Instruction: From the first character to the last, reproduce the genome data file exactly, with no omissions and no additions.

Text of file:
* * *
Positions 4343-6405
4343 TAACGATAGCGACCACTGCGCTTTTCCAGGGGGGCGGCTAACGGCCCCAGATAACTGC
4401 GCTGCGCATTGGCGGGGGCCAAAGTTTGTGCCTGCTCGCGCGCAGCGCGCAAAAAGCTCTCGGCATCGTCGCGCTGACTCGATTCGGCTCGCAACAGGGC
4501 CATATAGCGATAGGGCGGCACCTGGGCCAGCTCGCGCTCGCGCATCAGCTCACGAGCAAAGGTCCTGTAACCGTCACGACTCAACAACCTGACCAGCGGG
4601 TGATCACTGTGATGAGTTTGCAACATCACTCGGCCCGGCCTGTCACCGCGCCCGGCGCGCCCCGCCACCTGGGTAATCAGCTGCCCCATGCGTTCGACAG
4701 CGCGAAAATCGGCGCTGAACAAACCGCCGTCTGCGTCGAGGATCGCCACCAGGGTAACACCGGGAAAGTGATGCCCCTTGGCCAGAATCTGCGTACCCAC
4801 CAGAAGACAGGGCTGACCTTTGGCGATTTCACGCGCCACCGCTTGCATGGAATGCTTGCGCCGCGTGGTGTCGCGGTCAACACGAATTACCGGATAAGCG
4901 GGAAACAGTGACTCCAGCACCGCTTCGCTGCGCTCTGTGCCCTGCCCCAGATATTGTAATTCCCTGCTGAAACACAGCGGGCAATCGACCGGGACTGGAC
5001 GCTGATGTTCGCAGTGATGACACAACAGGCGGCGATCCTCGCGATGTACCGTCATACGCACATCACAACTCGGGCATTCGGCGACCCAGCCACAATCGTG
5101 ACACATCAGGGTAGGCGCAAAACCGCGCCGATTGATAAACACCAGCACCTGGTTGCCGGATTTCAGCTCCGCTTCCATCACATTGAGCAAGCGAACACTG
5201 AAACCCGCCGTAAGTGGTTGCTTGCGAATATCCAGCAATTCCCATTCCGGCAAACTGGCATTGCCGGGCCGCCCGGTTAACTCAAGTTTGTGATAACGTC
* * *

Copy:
Positions 4343-6405
4343 TAACGATAGCGACCACTGCGCTTTTCCAGGGGGGCGGCTAACGGCCCCAGATAACTGC
4401 GCTGCGCATTGGCGGGGGCCAAAGTTTGTGCCTGCTCGCGCGCAGCGCGCAAAAAGCTCTCGGCATCGTCGCGCTGACTCGATTCGGCTCGCAACAGGGC
4501 CATATAGCGATAGGGCGGCACCTGGGCCAGCTCGCGCTCGCGCATCAGCTCACGAGCAAAGGTCCTGTAACCGTCACGACTCAACAACCTGACCAGCGGG
4601 TGATCACTGTGATGAGTTTGCAACATCACTCGGCCCGGCCTGTCACCGCGCCCGGCGCGCCCCGCCACCTGGGTAATCAGCTGCCCCATGCGTTCGACAG
4701 CGCGAAAATCGGCGCTGAACAAACCGCCGTCTGCGTCGAGGATCGCCACCAGGGTAACACCGGGAAAGTGATGCCCCTTGGCCAGAATCTGCGTACCCAC
4801 CAGAAGACAGGGCTGACCTTTGGCGATTTCACGCGCCACCGCTTGCATGGAATGCTTGCGCCGCGTGGTGTCGCGGTCAACACGAATTACCGGATAAGCG
4901 GGAAACAGTGACTCCAGCACCGCTTCGCTGCGCTCTGTGCCCTGCCCCAGATATTGTAATTCCCTGCTGAAACACAGCGGGCAATCGACCGGGACTGGAC
5001 GCTGATGTTCGCAGTGATGACACAACAGGCGGCGATCCTCGCGATGTACCGTCATACGCACATCACAACTCGGGCATTCGGCGACCCAGCCACAATCGTG
5101 ACACATCAGGGTAGGCGCAAAACCGCGCCGATTGATAAACACCAGCACCTGGTTGCCGGATTTCAGCTCCGCTTCCATCACATTGAGCAAGCGAACACTG
5201 AAACCCGCCGTAAGTGGTTGCTTGCGAATATCCAGCAATTCCCATTCCGGCAAACTGGCATTGCCGGGCCGCCCGGTTAACTCAAGTTTGTGATAACGTC